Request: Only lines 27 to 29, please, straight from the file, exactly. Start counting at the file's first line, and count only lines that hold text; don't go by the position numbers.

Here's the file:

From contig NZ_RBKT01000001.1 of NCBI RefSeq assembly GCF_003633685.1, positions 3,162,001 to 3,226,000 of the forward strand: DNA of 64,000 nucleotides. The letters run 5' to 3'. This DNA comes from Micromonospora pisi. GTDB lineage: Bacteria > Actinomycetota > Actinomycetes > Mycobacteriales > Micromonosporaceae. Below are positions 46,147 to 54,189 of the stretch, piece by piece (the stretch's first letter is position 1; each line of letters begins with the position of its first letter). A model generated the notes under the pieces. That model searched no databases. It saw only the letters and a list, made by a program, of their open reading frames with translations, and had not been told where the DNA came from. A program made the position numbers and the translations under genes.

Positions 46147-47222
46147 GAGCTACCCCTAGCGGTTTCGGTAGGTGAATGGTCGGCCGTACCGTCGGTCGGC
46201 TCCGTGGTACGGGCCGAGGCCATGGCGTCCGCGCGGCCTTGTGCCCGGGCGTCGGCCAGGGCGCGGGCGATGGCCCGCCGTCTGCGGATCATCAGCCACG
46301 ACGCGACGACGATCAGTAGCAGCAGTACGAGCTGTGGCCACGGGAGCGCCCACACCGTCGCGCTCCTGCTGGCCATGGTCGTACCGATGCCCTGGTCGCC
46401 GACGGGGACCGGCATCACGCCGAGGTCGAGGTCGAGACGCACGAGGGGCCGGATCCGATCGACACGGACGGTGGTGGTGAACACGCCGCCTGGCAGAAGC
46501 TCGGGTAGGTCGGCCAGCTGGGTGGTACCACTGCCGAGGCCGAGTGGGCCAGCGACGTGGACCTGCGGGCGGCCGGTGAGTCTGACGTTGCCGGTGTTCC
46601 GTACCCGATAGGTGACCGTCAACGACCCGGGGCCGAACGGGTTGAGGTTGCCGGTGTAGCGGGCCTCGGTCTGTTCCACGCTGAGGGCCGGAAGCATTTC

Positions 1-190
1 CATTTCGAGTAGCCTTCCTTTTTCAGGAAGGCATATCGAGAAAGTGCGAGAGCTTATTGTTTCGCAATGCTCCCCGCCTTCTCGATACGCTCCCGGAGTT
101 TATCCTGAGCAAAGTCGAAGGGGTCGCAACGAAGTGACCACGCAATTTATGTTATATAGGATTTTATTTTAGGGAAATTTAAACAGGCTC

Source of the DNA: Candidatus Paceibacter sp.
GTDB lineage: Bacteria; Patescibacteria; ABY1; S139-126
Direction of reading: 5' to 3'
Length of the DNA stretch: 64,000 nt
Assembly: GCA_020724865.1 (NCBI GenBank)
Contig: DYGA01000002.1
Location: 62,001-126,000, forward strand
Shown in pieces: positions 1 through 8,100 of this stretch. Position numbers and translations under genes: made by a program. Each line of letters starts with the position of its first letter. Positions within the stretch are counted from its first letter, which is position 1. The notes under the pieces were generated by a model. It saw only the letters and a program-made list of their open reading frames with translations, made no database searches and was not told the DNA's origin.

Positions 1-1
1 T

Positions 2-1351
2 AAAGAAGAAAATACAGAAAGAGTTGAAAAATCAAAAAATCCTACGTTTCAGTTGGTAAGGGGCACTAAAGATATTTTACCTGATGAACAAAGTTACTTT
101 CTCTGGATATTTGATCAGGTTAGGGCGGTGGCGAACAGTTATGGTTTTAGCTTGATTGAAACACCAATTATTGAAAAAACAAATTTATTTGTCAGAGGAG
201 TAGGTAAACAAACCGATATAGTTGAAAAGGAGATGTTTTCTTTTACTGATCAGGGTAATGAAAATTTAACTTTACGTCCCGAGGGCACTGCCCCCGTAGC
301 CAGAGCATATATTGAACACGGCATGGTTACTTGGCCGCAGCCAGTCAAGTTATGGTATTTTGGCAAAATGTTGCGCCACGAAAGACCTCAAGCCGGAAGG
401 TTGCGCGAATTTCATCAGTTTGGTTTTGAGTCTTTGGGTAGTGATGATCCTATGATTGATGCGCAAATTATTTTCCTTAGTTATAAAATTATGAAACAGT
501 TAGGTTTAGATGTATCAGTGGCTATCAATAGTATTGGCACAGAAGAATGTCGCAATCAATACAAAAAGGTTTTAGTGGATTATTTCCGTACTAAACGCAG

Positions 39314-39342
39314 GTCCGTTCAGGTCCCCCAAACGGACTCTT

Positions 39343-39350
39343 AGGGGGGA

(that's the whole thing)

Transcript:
401 TTGCGCGAATTTCATCAGTTTGGTTTTGAGTCTTTGGGTAGTGATGATCCTATGATTGATGCGCAAATTATTTTCCTTAGTTATAAAATTATGAAACAGT
501 TAGGTTTAGATGTATCAGTGGCTATCAATAGTATTGGCACAGAAGAATGTCGCAATCAATACAAAAAGGTTTTAGTGGATTATTTCCGTACTAAACGCAG

Positions 39314-39342